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Biodiversity and vector-borne diseases: host dilution and vector amplification occur simultaneously for Amazonian leishmaniases (advance online)

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Kocher,  Arthur
tide, Max Planck Institute for the Science of Human History, Max Planck Society;

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Citation

Kocher, A., Cornuault, J., Gantier, J.-C., Manzi, S., Chavy, A., Girod, R., et al. (2022). Biodiversity and vector-borne diseases: host dilution and vector amplification occur simultaneously for Amazonian leishmaniases (advance online). Molecular Ecology, 16341. doi:10.1111/mec.16341.


Cite as: https://hdl.handle.net/21.11116/0000-0009-EB56-E
Abstract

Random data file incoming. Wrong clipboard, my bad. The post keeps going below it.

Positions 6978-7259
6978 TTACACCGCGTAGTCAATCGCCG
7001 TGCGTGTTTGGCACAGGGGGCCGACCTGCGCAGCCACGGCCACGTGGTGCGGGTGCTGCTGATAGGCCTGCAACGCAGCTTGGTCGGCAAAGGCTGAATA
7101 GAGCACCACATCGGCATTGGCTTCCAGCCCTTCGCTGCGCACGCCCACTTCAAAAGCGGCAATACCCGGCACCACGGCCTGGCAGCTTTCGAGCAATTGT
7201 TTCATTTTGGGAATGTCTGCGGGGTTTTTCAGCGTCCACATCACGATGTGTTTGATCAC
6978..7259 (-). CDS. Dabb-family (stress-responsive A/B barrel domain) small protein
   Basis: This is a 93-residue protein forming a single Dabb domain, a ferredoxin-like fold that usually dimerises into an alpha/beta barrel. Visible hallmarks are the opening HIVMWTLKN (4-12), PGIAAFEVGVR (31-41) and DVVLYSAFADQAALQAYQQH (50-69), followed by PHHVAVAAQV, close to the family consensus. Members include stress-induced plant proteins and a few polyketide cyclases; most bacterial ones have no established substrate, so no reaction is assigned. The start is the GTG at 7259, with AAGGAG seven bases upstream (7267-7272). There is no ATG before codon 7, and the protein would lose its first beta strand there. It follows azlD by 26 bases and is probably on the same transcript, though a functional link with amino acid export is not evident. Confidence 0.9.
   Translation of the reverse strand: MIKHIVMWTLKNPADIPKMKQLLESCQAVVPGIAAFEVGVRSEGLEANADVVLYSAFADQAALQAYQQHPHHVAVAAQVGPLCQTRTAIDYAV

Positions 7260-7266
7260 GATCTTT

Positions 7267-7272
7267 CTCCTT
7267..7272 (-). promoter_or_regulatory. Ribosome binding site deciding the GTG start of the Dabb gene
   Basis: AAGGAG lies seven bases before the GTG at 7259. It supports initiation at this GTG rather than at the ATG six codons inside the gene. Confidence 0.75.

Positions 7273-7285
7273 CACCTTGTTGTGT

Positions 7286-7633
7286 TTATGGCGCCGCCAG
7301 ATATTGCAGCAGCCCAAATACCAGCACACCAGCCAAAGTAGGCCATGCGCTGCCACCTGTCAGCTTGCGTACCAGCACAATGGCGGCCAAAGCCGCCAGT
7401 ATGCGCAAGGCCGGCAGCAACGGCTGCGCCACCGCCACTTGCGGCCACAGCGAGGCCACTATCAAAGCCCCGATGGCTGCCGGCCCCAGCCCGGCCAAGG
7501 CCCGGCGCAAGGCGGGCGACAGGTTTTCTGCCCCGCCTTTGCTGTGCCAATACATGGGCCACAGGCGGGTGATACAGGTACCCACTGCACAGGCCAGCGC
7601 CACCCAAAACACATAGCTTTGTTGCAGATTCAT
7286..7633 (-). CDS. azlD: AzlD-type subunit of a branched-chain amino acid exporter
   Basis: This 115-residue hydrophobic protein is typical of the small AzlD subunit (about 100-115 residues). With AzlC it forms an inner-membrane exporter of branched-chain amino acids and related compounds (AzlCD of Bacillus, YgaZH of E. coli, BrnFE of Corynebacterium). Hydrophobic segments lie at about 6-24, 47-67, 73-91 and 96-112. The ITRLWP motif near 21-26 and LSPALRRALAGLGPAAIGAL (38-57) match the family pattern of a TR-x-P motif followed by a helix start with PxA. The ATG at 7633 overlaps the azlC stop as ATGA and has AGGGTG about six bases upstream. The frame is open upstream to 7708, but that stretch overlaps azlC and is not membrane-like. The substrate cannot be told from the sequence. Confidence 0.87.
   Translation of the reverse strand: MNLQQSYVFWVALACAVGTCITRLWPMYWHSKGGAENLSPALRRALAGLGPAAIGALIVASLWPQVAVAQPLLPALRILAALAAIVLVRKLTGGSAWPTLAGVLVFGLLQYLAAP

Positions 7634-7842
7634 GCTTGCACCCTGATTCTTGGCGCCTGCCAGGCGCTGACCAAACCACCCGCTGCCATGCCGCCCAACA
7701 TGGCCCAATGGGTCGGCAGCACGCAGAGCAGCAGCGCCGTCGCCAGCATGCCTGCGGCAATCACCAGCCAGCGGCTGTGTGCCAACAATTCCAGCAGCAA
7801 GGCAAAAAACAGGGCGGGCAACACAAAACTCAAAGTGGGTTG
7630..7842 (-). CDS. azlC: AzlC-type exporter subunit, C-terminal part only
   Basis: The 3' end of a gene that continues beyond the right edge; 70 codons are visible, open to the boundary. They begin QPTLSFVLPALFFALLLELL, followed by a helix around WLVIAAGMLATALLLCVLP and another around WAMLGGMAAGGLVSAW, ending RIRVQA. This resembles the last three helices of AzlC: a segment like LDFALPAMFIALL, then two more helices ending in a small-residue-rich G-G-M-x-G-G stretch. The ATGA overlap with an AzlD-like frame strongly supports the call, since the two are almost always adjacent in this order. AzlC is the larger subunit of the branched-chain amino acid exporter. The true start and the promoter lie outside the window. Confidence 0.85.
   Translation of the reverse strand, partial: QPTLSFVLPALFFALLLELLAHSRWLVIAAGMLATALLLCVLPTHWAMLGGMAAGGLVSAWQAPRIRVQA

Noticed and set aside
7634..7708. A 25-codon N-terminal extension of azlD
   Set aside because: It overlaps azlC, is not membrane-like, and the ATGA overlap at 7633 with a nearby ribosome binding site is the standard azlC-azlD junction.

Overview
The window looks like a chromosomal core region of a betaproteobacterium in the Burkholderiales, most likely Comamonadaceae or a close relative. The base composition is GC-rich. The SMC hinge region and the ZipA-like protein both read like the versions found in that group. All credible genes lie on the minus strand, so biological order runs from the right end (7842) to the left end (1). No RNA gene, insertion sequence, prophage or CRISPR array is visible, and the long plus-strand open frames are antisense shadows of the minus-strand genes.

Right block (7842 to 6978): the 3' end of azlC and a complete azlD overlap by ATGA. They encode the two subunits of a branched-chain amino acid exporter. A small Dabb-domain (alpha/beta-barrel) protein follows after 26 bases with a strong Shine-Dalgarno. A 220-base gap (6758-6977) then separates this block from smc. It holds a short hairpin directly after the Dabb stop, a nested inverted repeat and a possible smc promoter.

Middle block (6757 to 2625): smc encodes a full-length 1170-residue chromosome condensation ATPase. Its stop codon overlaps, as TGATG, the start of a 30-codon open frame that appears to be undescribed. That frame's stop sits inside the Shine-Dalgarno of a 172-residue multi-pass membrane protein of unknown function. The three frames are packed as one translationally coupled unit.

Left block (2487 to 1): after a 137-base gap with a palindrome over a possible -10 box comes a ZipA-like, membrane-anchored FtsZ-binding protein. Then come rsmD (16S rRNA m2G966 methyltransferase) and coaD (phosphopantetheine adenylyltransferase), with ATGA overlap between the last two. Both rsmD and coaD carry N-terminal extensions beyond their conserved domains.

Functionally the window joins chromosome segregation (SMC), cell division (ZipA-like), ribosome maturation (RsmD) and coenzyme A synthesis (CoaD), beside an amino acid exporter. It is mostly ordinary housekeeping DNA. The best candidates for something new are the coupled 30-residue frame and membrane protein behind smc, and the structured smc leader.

Abstract Changes in biodiversity may impact infectious disease transmission through multiple mechanisms. We explored the impact of biodiversity changes on the transmission of Amazonian leishmaniases, a group of wild zoonoses transmitted by phlebotomine sand flies (Psychodidae), which represent an important health burden in a region where biodiversity is both rich and threatened. Using molecular analyses of sand fly pools and blood-fed dipterans, we characterized the disease system in forest sites in French Guiana undergoing different levels of human-induced disturbance. We show that the prevalence of Leishmania parasites in sand flies correlates positively with the relative abundance of mammal species known as Leishmania reservoirs. In addition, Leishmania reservoirs tend to dominate in less diverse mammal communities, in accordance with the dilution effect hypothesis. This results in a negative relationship between Leishmania prevalence and mammal diversity. On the other hand, higher mammal diversity is associated with higher sand fly density, possibly because more diverse mammal communities harbor higher biomass and more abundant feeding resources for sand flies, although more research is needed to identify the factors that shape sand fly communities. As a consequence of these antagonistic effects, decreased mammal diversity comes with an increase of parasite prevalence in sand flies, but has no detectable impact on the density of infected sand flies. These results represent additional evidence that biodiversity changes may simultaneously dilute and amplify vector-borne disease transmission through different mechanisms that need to be better understood before drawing generalities on the biodiversity-disease relationship.